Hyperthyroidism is a medical condition in which the thyroid gland produces too much thyroid hormone (called T3 and T4). As the thyroid gland plays a crucial role in regulating metabolism and has effects on nearly all organs in the body, an overactive thyroid can have far reaching effects on health and body functioning.
Is hyperthyroidism dangerous?
Untreated, hyperthyroidism in cats can lead to heart failure or kidney failure and can be fatal.
How can hyperthyroidism be diagnosed?
Your veterinarian can perform blood tests to determine if your cat has hyperthyroidism. Since older cats with the most common signs of hyperthyroidism (weight loss, appetite changes and vomiting) can also have other problems such as kidney disease, diabetes and inflammatory bowel disease, a thorough physical examination, blood testing and urinalysis are usually indicated to allow diagnosis of hyperthyroidism. Radiographs, cardiac ultrasonography and blood pressure determination are also sometimes performed.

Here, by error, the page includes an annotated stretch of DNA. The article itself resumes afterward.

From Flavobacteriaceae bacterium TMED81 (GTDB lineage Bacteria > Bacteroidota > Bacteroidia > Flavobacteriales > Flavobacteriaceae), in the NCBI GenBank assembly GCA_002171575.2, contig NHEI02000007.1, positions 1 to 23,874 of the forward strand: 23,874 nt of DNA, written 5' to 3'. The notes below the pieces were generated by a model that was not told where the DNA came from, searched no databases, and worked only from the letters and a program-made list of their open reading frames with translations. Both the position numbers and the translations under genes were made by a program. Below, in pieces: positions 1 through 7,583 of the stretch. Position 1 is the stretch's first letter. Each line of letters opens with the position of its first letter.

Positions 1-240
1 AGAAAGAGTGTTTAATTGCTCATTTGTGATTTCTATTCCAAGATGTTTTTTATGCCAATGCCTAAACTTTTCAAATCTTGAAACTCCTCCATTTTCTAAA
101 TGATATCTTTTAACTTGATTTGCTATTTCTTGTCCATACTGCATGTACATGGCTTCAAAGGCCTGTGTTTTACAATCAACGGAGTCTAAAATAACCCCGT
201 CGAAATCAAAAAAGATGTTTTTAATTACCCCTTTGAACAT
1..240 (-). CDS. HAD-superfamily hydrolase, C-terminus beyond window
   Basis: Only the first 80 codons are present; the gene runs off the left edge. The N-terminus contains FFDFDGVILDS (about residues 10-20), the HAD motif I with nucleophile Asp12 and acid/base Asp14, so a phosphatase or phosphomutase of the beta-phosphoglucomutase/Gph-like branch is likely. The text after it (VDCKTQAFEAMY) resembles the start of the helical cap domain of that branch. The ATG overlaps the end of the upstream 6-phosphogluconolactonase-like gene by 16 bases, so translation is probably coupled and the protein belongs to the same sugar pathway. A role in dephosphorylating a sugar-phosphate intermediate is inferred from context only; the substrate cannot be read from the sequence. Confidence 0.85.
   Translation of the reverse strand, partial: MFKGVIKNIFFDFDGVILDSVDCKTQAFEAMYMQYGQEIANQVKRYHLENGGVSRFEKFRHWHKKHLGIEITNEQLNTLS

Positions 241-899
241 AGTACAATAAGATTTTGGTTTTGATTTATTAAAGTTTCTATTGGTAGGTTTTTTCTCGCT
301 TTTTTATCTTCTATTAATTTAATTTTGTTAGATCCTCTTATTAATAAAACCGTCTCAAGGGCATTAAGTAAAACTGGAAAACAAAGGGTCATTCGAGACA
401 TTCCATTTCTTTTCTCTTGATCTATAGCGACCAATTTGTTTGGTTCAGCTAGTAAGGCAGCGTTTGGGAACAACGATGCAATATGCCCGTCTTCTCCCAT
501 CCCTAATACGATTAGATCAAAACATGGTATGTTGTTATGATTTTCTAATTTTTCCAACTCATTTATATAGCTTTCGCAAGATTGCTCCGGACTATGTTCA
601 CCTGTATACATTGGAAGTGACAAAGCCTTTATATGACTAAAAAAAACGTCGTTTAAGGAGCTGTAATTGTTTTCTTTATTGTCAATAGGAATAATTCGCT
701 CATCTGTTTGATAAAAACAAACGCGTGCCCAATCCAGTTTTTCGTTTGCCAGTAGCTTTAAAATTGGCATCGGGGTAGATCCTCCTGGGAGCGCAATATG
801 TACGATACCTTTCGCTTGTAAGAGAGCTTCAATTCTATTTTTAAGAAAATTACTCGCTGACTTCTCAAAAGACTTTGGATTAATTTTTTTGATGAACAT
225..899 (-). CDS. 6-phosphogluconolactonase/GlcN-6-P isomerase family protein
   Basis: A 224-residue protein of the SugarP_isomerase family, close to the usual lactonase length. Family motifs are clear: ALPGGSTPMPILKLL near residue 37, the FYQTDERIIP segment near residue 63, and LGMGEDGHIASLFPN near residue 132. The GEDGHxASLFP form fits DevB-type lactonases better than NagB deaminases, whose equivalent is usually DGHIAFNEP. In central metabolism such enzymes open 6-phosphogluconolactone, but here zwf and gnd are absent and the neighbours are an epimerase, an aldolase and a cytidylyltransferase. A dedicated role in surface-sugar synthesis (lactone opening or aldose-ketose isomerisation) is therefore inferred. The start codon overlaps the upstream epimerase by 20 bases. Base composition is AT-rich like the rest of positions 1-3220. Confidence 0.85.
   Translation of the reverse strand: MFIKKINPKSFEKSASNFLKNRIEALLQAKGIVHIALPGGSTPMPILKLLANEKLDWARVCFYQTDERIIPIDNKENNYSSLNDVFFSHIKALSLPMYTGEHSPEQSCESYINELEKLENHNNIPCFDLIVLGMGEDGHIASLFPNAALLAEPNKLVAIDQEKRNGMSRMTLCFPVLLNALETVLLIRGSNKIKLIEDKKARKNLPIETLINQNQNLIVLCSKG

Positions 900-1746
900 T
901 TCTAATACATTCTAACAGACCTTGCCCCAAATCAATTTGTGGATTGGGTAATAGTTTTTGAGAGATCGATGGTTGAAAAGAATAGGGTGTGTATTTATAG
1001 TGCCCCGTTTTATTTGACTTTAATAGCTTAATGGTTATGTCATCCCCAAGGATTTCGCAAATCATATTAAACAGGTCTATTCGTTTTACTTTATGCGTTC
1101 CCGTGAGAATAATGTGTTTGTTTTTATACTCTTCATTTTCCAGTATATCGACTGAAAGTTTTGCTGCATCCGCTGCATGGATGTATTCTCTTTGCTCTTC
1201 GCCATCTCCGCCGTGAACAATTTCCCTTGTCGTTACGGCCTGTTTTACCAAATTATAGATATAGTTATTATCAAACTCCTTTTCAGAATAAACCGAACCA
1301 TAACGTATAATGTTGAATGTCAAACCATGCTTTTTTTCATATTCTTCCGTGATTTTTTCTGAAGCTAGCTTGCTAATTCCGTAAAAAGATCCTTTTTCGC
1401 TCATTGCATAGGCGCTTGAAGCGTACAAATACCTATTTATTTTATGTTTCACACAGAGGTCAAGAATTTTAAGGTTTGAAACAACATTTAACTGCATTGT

What causes hyperthyroidism?
Hyperthyroidism can be caused by: Graves' disease, which is an autoimmune disease Toxic nodules or goiters on the thyroid Excessive thyroid medication given to hypothyroid sufferers Iodine excess Thyroiditis (an inflammation of the thyroid)
The most common cause is Graves’ disease (see Graves’ Disease brochure ). Another cause is one or more overactive nodules or lumps in the thyroid, a condition known as toxic nodular or multinodular goiter . Finally, you may temporarily have hyperthyroid symptoms if you have thyroiditis , which causes the gland to leak thyroid hormone, or if you take too much thyroid hormone in tablet form. 3 DIAGNOSIS